The block is located between our sports centre and construction blocks, completing the overall facade. The interior will consist of various features, including a double-height electric vehicle workshop, a modern engineering workshop, an engineering lab, seven classrooms, a staff room, a common room, and breakout spaces. Notably, the building will feature state-of-the- art immersive technology, including a VR Virtalis Wall, which can simulate work placements for students and offers cutting-edge learning opportunities. We already use this technology on another part of our site, but its inclusion in this project adds further value.

Centre for Green TechnologySecuring funding for the Centre For Green Technology has been complex, and we’ve successfully obtained multiple funding streams from various sources. Inspire Education Group has committed significant capital funds to support this project, highlighting how important it is to us. The project has been partly funded by Cambridgeshire & Peterborough Combined Authority, providing £2.471 million via the Transforming Cities Fund and £400,000 from
the Local Growth Fund, further to the £1.9 million package from Peterborough City Council via the Towns Fund. Central government has also approved £1.42m of funding via the Local Skills Improvement Funding (LSIF) for Inspire Education Group, and for the Centre For Green Technology this includes introducing skills training aligned with the decarbonisation, retrofit and Green Skills Agenda.

The building will also include equipment for the electric vehicle labs and traditional gas-based systems for training. We’re also exploring sponsorship opportunities with industry partners to further enhance the technology within the building. Overall, this project is unique – and I’ve never worked on anything quite like it before. Construction is progressing well, and we’re currently on budget and schedule. Although we started slightly later than initially planned, we broke ground in October and are confident that we will complete the project by the end of November this year.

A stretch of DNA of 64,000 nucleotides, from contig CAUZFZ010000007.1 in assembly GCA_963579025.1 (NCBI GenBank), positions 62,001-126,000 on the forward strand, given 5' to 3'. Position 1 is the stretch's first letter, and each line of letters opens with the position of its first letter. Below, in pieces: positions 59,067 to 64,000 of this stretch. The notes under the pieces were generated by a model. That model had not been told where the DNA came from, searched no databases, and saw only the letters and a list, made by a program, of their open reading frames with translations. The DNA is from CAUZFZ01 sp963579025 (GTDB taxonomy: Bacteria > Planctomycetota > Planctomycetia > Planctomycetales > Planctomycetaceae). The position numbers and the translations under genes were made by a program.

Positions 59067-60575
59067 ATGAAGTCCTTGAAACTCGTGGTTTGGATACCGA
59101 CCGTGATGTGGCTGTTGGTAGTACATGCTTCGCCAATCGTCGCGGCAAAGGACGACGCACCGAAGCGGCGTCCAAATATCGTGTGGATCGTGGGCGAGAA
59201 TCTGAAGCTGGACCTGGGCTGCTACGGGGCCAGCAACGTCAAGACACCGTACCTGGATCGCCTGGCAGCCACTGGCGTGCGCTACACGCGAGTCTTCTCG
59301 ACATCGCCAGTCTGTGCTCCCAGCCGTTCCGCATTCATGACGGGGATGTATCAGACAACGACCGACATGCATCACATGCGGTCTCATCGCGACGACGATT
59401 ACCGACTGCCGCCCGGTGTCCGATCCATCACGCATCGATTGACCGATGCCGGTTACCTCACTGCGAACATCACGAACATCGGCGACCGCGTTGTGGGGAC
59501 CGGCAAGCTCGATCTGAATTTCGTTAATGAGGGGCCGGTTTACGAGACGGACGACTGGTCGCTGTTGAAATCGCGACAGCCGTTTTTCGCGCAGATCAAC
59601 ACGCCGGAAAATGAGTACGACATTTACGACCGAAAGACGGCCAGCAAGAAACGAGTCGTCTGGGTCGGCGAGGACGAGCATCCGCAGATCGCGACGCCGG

So when will you begin accepting student applications?
RN: We’ll start accepting applications for September this year, and we’ll transfer everyone once the building is finished in November. We continue to grow our student numbers and
saw a record number of students joining us in September 2023 and we expect the same challenge in 2024. It’s a good challenge to have, because it stems from our substantial rise in achievement rates and our outstanding reputation, as demonstrated by our positive Ofsted report.

ET: Rachel and the education team have done an impressive job, which is why the college is currently experiencing high levels of applications and enrolment. We’ll definitely make certain that everyone is accommodated, making sure that no one is excluded.

Anglian Water on their education relationship with IEG
“We attend the Employer Engagement Board to help support the Colleges in what we need as employers. We are looking forward to supporting the construction and engineering T levels in the near future, and can already see how they can fit within our early careers workforce plans in the future”.

Codem Composites on their education relationship with IEG
“CODEM Composites’ collaboration with IEG is an excellent strategic partnership. We understand that providing opportunities for growth and development to students and the wider composite community is vital for the continued success and expansion of our company and the industry. We have found that T Levels aid us in finding solutions for entry-level skill shortages whilst developing future talent.

While we strive to cultivate and grow the next generation of engineers, students are a key part of this initiative therefore we are committed to helping young people as they take their initial steps into the workforce. Being a member of the employer boards enables us to share years of our expertise in composite engineering and tailor it to the demands of the students. It’s a rewarding and enlightening experience that fulfils the needs of everyone involved.”